Old Royal Doulton Figurines Value & Identification Guide (With Rare Finds)

Royal Doulton figurines are actually royal collectibles that could be worth a big figure. These antique pieces never fail to attract genuine fine china collectors. But I’ve often seen collectors struggle to assign the right value to these iconic figures, mistaking a precious piece for a casual figure.

In such a case, this detailed Royal Doulton figurines price guide may come in handy! In this guide, you will find easy identification keys, dating codes, and valuation factors that affect the real price of these figurines in antique markets!

The Journey of Royal Doulton Figurines

  • 1815: John Doulton founded a small pottery factory, Doulton Lambeth Pottery, in 1815 along with John Watts. The company manufactured general salt-glazed household stoneware like inkwells, beer bottles, etc. 
  • 1835: Doulton’s son, Henry Doulton, joined the Doulton & Watts company and led it towards industrial ceramics production. He also innovated the steam-driven potters’ wheel which pivoted the company to becoming a success.
  • 1867: Henry hired a sculptor, George Tinworth, and started a new art pottery line at a new studio in Lambeth. Tinworth first made artistic vases and monumental sculptures. He then established another factory in Burslem to manufacture tableware as well as terracotta figurines. 
  • 1913: Doulton and Company released its first porcelain figurine series, popularly known as the “HN Series,” produced by the designer Charles Noke and painted by artist Harry Nixon. Since 1913, Royal Doulton has manufactured thousands of figurines of various characters.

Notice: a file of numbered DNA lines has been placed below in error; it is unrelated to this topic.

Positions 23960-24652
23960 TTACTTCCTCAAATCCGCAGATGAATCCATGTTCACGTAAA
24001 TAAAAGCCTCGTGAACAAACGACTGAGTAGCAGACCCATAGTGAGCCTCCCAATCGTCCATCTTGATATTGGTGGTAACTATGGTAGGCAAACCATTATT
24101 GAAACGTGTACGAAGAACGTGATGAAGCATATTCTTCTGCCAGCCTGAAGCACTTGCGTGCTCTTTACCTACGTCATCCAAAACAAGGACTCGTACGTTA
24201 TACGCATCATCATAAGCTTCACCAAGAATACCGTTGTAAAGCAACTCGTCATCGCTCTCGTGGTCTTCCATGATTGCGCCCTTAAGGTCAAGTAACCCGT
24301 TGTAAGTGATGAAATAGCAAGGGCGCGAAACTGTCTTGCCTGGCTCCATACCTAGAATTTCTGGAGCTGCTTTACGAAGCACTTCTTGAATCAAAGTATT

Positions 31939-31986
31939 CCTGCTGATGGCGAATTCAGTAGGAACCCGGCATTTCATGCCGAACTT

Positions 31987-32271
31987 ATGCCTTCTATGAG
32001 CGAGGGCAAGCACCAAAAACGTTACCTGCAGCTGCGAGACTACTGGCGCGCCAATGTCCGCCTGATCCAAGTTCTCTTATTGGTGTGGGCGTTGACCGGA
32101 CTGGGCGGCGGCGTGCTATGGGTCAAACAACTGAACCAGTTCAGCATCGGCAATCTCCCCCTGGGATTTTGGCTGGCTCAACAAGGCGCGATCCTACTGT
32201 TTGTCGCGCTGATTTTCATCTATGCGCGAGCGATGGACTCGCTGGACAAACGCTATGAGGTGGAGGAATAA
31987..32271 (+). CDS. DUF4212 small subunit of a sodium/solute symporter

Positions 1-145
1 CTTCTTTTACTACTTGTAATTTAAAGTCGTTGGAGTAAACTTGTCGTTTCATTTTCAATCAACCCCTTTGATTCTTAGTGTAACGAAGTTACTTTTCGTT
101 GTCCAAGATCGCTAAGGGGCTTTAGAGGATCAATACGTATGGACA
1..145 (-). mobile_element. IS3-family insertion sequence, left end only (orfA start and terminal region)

• 1971: After its huge success, Queen Elizabeth II granted Doulton and Company the “Royal Warrant,” which is how it got its iconic name, The Royal Doulton!

5 Factors That Affect the Value of Royal Doulton Figurines

Rare Antique Figurines

Generally, old Royal Doulton figurines are quite precious and can easily sell for up to  $1,000. But some pieces are much more valuable than that. 

Understanding the key valuation factors of a Royal Doulton figurine is crucial to ensure that you don’t over or undervalue your piece.

1. Condition & Packaging

Older figurines are more attractive for collectors, but only if they are in perfect condition. If your Royal Doulton figurine has chipped edges, faded colors, repainted sections, or broken parts, you shouldn’t expect a high price. 

Besides, if the figurine comes with its original box and certificate cards, it becomes even more precious. So, always look for boxes and paperwork.

2. Rarity & Exclusiveness

A rare Royal Doulton figurine is one that either belongs to an exclusive series and a limited edition or is a design sample or a prototype figurine. You can spot them by markings like “Survey Figure,” “Factory Proof,” “Design Sample,” and “Not Produced For Sale.” at the bottom with the logo. 

Such exclusive or prototype figurines can sell for thousands of dollars at an auction. For example, a rare Royal Doulton Bunnykins prototype figurine marked “Design Sample” at the base was sold for a whopping $44,300 on LiveAuctioneers!

3. Age

Naturally, older Royal Doulton figurines from the early 20th century, especially from the 1920s to the 1940s are worth more than the newer ones. However, rare or special edition pieces from later times are also collectibles.

4. Manufacturer’s Markings

Royal Doulton figurines signed by their artists or modelers usually fetch more value from the collectors than the ones without them. So, look vigilantly for hand-painted artists’ initials or signs at the base of your figure.

5. Significant Figurine Characters